Taxing sweets: sweetener input tax or final consumption tax? Miao, Zhen Jensen, Helen Beghin, John
dc.contributor.department Economics 2018-02-17T17:44:15.000 2020-06-30T02:11:53Z 2020-06-30T02:11:53Z 2010-07-01
dc.description.abstract <p>In order to reduce obesity and associated costs, policymakers are considering various policies, including taxes, to change consumers' high-calorie consumption habits. We investigate two tax policies aimed at reducing added sweetener consumption. Both a consumption tax on sweet goods and a sweetener input tax can reach the same policy target of reducing added sweetener consumption. Both tax instruments are regressive, but the associated surplus losses are limited. The tax on sweetener inputs targets sweeteners directly and causes about five times less surplus loss than the final consumption tax. Previous analyses have overlooked this important point.</p>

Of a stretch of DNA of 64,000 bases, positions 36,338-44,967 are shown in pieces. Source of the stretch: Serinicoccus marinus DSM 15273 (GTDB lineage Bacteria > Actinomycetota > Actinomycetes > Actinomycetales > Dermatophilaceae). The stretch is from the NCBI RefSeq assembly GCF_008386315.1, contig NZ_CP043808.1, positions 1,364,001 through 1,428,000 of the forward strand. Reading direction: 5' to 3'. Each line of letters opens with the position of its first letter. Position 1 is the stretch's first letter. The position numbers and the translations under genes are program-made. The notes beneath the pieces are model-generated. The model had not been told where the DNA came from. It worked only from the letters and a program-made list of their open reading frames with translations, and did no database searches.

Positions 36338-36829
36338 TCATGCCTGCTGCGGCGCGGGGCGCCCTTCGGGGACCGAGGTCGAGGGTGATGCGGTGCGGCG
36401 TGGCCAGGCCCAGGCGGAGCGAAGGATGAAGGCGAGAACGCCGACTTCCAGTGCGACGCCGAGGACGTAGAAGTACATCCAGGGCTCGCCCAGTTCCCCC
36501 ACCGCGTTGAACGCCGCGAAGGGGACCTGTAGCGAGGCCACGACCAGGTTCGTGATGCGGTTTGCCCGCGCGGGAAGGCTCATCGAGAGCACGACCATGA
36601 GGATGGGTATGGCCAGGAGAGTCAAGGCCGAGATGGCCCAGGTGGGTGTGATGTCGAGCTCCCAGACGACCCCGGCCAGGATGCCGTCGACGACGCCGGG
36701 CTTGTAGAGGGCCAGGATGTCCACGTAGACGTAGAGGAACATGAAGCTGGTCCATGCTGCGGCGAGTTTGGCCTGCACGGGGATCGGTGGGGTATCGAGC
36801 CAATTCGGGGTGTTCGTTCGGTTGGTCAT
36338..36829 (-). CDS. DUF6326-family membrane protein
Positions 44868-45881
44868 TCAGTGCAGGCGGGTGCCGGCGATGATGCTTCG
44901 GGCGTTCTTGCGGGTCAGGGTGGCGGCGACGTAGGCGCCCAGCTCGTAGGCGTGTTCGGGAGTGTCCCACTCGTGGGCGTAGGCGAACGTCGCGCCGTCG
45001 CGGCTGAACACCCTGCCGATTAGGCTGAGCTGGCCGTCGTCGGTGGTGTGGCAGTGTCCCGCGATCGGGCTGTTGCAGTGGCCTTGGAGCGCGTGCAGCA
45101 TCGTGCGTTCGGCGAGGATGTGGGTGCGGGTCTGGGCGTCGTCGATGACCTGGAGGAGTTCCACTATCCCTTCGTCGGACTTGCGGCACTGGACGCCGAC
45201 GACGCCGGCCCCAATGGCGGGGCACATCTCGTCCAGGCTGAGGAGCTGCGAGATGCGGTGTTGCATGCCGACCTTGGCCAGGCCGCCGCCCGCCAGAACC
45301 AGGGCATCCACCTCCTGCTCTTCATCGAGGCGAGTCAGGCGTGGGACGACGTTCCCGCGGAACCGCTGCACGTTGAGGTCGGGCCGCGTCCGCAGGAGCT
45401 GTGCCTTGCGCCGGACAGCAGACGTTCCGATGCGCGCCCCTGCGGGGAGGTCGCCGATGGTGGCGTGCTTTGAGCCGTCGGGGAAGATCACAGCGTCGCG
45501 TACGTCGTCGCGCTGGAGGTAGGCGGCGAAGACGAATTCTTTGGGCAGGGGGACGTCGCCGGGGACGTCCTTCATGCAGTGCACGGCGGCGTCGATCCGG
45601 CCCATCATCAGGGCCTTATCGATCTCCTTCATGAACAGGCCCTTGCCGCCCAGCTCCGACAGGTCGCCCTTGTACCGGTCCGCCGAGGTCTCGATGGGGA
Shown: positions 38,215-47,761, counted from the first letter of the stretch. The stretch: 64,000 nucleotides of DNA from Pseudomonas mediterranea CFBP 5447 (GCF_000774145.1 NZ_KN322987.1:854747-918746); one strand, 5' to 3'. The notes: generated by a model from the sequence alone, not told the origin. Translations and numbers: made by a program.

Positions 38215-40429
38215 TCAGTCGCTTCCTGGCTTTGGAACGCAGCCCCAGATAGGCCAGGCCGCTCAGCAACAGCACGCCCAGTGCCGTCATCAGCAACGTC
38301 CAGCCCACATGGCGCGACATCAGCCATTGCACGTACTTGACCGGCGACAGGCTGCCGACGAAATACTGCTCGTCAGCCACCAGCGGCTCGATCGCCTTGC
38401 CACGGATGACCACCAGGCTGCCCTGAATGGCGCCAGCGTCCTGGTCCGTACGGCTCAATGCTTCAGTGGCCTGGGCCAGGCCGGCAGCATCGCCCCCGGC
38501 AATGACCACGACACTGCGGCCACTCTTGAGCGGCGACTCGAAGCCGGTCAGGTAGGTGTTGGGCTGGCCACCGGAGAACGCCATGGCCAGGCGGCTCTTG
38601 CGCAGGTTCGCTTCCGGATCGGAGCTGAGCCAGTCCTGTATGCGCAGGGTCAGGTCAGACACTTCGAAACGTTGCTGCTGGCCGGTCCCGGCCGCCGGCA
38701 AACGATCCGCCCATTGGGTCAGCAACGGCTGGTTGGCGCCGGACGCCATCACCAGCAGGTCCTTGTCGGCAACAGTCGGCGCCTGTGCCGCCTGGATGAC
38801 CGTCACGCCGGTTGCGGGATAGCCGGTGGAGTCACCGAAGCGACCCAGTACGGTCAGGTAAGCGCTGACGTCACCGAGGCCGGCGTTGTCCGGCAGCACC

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dc.identifier.articleid 1121
dc.identifier.contextkey 8689629
dc.identifier.s3bucket isulib-bepress-aws-west
dc.identifier.submissionpath econ_las_workingpapers/122
dc.source.bitstream archive/|||Fri Jan 14 19:15:20 UTC 2022
dc.subject.disciplines Economics
dc.subject.keywords added sweeteners
dc.subject.keywords consumption tax
dc.subject.keywords demand
dc.subject.keywords health policy
dc.subject.keywords soda tax
dc.subject.keywords sugar
dc.title Taxing sweets: sweetener input tax or final consumption tax?
dc.type article
dc.type.genre working_paper
dspace.entity.type Publication
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